The European Commission published on the 11th of May 2022 a proposal of Recommendation laying down rules to prevent and combat child sexual abuse. This new piece of legislation aims to resolve the difficult implementation of the 2011 Child Sexual Abuse Directive by establishing a clearer and harmonised legal framework on preventing and combating online child sexual abuse. It will tackle the role and responsibility of providers of hosting or interpersonal communication services to ensure a safe, predictable and trusted online environment for all users, especially children.
Following the publication, the European Commission launched a public consultation to gather feedbacks from civil society on the proposed legislative text. FAFCE welcomed the promotion in the text of an “Option E” by the European Commission, which would require providers to detect not only ‘known’ child sexual abuse material (CSAM), but also new CSAM (“material that potentially constitutes child sexual abuse material, but not (yet) confirmed as such by an authority”), and grooming (solicitation of children for CSAM). Child sexual abuse can take many forms, that should all be considered by legislators.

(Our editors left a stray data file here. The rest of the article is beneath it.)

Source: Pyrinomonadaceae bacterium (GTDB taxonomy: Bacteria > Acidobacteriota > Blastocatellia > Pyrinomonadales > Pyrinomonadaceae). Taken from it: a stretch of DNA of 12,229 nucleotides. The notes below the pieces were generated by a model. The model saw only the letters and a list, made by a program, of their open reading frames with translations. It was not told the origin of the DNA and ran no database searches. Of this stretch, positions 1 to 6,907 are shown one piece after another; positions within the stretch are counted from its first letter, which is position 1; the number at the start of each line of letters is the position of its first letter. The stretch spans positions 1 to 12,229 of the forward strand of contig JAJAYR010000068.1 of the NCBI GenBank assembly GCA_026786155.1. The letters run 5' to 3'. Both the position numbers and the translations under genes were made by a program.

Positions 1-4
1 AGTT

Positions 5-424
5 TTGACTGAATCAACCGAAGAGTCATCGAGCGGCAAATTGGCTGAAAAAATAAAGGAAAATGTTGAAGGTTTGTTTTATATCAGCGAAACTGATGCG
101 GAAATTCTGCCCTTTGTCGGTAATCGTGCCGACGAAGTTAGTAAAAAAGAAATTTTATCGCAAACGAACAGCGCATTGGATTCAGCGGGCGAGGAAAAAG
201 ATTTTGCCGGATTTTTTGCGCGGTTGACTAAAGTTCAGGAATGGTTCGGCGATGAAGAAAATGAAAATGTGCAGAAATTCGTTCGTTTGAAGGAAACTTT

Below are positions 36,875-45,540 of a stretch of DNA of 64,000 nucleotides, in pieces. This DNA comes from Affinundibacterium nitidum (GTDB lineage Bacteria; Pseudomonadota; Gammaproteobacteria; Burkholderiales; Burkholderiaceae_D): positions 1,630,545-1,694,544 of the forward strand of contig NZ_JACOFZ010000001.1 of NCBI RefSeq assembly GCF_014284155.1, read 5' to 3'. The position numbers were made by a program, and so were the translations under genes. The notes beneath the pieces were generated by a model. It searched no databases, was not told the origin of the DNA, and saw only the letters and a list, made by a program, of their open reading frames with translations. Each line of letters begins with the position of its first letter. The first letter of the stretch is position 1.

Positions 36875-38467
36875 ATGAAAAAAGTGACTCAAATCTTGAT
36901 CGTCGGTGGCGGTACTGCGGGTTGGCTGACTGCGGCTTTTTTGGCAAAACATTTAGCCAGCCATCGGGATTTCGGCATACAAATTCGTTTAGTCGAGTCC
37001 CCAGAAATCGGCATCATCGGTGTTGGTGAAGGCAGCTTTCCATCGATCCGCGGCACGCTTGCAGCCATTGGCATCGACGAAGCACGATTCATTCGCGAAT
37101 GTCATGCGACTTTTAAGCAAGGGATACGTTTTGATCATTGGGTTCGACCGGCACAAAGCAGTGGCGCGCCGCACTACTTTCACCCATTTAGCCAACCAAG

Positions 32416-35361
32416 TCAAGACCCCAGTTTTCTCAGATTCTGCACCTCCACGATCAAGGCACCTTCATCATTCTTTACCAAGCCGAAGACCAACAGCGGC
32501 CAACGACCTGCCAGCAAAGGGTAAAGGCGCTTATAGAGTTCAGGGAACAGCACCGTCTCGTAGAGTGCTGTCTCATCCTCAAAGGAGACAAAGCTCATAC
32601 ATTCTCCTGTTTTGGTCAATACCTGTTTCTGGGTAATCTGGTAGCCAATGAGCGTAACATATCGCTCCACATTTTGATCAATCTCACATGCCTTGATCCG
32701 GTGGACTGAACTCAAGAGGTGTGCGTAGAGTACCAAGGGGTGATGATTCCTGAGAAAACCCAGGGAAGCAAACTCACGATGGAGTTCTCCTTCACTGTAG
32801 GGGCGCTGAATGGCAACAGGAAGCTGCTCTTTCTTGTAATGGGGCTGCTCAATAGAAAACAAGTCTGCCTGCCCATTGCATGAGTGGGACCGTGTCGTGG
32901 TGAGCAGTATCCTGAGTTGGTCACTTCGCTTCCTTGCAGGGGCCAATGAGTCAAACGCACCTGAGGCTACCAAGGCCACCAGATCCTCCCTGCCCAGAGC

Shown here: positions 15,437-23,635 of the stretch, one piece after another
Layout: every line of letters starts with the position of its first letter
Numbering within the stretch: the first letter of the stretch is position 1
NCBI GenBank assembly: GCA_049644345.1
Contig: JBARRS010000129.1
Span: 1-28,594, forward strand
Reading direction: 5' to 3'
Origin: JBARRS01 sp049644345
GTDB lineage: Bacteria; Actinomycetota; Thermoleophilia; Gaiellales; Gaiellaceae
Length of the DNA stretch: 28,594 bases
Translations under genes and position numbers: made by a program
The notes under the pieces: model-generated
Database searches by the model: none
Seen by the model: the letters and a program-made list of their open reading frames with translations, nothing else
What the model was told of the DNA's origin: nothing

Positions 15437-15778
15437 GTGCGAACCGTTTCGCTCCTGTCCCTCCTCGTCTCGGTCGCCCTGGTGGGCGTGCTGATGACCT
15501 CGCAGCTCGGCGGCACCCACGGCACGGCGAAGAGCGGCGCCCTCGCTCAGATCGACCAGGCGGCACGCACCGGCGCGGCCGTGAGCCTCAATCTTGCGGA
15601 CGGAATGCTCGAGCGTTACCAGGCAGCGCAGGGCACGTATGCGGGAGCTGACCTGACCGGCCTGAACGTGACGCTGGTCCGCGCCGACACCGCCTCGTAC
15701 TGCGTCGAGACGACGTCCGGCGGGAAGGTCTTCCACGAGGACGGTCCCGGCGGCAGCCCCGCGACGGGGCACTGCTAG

FAFCE wishes to add additional elements to consider when it comes to actions and phenomenons that pave the way for child sexual abuse:
- The general negative impact of online pornography on the protection of children
- The oversexualisation of children
- Children’s self-produced sexual images and videos, also known as ‘sexting’
- Access of children to online pornography, especially forced or unintended
In addition, FAFCE reiterates its call to include parents and family associations in the fight against child sexual abuse. The European Union should of course work with national governments, the private sector, Internet companies and NGOs, but first and foremost with parents and family associations. They have the primary role and responsibility regarding the education and the protection of their children. Empowering them with effective tools of information and training is the first step to ensure children’s protection from sexual violence. Parents and family associations should thus be consulted at all stages of the development of any EU legislation impacting children.